Spain’s cabinet has extended an order that prevents power producers from charging customers for the value of CO2 emissions permits that are granted to them by the government at no cost.
The policy, previously established for 2006, was extended, unexpectedly, on December 7 to cover the period 2008-2012. In reaction, shares of Spanish power producers lost value December 10 because the ruling will reduce anticipated revenues from generation based on internalized CO2 emissions reduction prices.
Under Spain’s energy market rules, power producers are assigned free CO2 emission rights. That has had the effect of raising wholesale market prices as the companies have transferred the value of the CO2 rights to final prices, thereby charging end users for something the government has given away.
Under a formula still to be announced, the Industry Ministry is to reduce a utility’s revenue by the value that has been assigned to the CO2 emission rights.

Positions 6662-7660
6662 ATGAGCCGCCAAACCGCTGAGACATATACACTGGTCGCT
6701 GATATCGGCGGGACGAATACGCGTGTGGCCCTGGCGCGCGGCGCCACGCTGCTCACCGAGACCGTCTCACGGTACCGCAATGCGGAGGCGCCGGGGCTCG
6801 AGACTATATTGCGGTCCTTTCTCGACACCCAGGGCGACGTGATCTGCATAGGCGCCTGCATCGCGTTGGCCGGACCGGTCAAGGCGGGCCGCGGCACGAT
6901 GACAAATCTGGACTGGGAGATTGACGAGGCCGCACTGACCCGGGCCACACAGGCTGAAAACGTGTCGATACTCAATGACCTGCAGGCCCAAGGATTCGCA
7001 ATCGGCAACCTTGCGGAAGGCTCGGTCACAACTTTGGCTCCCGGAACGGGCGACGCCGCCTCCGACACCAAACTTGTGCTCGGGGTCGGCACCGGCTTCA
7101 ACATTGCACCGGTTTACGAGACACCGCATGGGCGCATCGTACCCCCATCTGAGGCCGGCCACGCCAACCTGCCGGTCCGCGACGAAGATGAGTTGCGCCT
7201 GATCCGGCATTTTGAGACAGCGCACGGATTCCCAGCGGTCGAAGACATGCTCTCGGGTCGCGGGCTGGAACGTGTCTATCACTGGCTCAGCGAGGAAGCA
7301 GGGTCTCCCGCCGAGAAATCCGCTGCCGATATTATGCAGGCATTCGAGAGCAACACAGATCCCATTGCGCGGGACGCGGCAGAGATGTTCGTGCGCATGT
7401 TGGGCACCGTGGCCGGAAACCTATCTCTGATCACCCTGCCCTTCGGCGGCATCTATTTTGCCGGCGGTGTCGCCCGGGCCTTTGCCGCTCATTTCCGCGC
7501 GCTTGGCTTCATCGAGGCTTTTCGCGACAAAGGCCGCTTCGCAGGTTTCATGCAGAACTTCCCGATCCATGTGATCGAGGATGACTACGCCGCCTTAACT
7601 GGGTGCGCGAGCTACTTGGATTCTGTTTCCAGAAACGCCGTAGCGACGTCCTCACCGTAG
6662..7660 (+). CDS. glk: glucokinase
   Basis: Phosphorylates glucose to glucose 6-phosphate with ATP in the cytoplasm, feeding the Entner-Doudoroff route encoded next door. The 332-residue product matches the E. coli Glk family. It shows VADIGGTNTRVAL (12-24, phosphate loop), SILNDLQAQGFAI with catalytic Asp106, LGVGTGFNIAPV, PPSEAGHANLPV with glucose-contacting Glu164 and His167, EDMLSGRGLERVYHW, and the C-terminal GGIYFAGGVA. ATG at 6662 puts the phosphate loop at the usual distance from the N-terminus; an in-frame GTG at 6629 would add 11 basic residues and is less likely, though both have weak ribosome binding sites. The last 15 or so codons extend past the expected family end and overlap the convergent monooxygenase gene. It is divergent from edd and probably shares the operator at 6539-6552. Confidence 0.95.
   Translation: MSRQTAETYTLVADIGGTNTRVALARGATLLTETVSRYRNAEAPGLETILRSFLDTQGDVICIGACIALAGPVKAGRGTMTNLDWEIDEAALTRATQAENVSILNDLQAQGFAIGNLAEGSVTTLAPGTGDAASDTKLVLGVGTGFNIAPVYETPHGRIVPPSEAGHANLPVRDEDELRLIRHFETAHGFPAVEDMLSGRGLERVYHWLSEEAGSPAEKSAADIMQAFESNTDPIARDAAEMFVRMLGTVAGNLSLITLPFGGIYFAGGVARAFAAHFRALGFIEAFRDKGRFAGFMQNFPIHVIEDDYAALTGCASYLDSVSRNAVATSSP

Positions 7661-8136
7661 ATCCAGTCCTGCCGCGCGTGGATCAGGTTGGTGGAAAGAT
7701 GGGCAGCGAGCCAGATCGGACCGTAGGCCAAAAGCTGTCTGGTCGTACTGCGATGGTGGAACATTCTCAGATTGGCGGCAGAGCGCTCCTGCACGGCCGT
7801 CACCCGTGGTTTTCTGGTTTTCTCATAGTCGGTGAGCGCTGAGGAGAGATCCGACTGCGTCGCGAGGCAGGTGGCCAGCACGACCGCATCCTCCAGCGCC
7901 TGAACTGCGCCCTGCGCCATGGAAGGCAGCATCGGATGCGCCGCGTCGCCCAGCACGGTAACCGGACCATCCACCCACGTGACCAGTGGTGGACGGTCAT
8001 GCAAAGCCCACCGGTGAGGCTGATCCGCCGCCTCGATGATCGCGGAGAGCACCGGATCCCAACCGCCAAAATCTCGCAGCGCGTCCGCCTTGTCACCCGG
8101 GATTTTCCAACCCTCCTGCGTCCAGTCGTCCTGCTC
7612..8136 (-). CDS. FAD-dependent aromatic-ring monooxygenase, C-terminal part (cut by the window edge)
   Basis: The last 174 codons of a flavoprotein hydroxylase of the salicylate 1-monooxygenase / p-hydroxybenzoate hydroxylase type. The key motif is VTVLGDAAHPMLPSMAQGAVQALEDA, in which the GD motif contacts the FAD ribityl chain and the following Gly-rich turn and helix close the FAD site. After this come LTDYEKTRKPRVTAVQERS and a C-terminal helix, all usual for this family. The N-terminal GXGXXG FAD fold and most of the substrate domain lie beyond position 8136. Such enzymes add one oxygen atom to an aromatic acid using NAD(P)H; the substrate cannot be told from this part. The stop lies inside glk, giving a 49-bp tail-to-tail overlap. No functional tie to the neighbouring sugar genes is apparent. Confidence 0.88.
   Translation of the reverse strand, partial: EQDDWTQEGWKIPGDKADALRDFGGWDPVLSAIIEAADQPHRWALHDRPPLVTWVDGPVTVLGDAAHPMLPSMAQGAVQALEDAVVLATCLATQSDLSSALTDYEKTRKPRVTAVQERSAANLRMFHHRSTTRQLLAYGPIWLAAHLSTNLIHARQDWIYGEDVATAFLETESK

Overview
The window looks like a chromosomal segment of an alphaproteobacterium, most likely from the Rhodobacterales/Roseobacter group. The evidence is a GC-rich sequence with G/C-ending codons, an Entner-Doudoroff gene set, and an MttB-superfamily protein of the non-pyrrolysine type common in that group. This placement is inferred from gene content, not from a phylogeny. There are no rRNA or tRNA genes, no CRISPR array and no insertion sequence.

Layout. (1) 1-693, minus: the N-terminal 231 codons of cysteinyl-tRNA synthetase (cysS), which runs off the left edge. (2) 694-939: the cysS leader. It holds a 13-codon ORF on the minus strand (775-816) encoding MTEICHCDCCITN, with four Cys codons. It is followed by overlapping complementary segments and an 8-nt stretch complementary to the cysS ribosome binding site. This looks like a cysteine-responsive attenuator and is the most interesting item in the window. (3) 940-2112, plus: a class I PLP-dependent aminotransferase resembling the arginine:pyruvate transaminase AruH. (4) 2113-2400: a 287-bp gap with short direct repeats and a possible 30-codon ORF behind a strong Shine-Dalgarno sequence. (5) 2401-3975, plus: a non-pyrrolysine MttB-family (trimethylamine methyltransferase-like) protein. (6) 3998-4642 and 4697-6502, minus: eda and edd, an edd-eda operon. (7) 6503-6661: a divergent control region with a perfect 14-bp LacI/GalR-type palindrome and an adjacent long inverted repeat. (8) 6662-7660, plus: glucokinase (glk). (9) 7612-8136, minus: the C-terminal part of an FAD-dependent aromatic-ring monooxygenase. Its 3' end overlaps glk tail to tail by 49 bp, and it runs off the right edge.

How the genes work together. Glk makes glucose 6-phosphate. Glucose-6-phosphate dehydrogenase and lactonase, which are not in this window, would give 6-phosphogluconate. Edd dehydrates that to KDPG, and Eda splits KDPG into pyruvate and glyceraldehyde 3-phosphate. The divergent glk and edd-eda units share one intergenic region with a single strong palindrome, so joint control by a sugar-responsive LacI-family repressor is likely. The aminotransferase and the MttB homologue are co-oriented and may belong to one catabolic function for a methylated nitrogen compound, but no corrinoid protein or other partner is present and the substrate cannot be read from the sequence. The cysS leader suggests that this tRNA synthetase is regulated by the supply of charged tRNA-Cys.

The ruling will be applied to hydroelectric and nuclear power plants as well as thermal ones. Those technologies do not generate emissions, and therefore are not granted CO2 permits. However, they have been adding the theoretical cost of permits into their prices because the wholesale price paid for any type of generation is based on the most expensive generator needed to supply demand each day.
Other renewable energy sources have a special price regime and will not be affected.
JP Morgan said the risk to earnings estimates was on the downside, particularly in 2008, “because the utilities have already sold forward circa 30 percent of their output and hence cannot raise prices in those volumes to offset the hit.”